If reality is grounded in Christ, and being in Christ is by definition being in community, does that mean reality is intrinsically relational? This would make sense to me. If this is true, then, does that mean that real being is only possible in community? If both language and actual being demand community, them perhaps true human existence can only be had in community.
If human existence is grounded in participation in the reality, and reality is grounded in Christ, then what happens if one does not participate in Christ? Thinkers like C.S. Lewis and N.T. Wright seem to head towards a less literal interpretation of hell – hell being a total loss of all existence and human identity. Effectively it means simply continuing on living without participating in reality – this is the road that I see Bonhoeffer ideas going down. The question is, however, does this fit with the Biblical data of the afterlife?
Given the Jewish understanding of the afterlife, which is the view that Christ and the Apostles would have held, it doesn’t seem much of a stretch to say that it does indeed fit with the data. The Jewish view of the afterlife was that of a shadowy sort of non-existence – think of the Nazgul (Ringwraiths) from ‘The Lord of the Rings’. I think this is a fairly solid view of the negatiove afterlife given Bonhoeffers view. It’s not a literal fire-and-brimstone kind of idea, but to my mind it’s a much worse kind of existence.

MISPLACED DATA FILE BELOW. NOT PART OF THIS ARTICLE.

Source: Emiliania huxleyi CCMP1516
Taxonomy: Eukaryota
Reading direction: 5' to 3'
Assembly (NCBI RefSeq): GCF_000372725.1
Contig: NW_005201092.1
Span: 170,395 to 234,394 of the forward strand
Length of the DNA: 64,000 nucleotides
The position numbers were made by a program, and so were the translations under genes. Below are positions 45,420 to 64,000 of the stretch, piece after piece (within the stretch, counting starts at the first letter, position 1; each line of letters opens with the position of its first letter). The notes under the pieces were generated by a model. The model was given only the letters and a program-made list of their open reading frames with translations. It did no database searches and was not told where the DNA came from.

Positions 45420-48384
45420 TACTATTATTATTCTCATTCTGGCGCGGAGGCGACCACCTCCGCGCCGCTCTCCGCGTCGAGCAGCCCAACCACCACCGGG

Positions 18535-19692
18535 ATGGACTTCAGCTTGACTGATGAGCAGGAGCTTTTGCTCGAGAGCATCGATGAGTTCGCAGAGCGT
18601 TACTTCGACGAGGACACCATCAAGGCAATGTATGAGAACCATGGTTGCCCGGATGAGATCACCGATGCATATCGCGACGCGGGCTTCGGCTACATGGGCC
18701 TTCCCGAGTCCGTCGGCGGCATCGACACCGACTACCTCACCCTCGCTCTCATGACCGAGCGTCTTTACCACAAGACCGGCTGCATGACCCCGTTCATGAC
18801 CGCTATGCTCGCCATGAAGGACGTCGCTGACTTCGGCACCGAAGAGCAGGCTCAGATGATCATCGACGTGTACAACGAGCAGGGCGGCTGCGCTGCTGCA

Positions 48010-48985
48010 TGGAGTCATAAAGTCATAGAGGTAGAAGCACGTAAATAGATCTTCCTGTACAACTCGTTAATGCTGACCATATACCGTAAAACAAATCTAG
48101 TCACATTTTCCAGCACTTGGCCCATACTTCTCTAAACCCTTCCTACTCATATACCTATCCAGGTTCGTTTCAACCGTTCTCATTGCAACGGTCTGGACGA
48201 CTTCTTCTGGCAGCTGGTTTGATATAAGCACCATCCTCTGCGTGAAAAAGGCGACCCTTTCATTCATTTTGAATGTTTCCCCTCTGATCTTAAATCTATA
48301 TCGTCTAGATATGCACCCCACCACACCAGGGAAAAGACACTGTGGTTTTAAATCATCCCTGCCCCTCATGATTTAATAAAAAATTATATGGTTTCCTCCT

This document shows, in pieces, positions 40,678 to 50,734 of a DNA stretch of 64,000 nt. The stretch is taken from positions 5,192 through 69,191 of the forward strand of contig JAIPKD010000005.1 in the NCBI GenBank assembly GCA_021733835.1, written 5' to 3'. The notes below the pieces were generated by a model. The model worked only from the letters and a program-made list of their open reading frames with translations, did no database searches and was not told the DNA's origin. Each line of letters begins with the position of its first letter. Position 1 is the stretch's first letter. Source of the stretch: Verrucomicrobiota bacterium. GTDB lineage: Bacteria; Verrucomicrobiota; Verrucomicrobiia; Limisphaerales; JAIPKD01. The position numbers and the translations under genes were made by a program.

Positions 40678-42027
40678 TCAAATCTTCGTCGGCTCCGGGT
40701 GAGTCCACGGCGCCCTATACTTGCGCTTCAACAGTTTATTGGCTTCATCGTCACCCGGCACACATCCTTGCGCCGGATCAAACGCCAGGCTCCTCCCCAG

‘What is our suffering when we recollect that God has Himself felt it so keenly as to give His only begotten son in order to remove it? Our suffering for sin has not touched us, and cannot touch us, as it touches Him. So we can never take it to our hearts in this way. When we realise the full depth of our sorrow as it is seen borne and suffered by God Himself, any complaint of ours as to the form in which it confronts and affects us is silenced. Our lamenting is comes too late is always relatively too weak. Indeed, it is always ineffective and in the end untrue. For what is the use of our lamenting when the heart of misery is to make good? Who can complain when God has to complain, when the right to complain is His right alone? It is His heart, not ours, which is suffering when we think we are the sufferers and that have a right or obligation to reverse the relationship and behave as though we have to suffer, as it were, in the void, divinely, eternally, or on our own account? In the recognition and confession of the mercy of God, what we are accustomed to take so seriously as the tragedy of human existence is dissolved. There is something far more serious and tragic, viz., the fact that our distress – the anguish of our sin and guilt – is freely accepted by God, and that in Him, and only in Him, it becomes real agony.’ (Karl Barth, ‘Church Dogmatics, II.1, p. 374)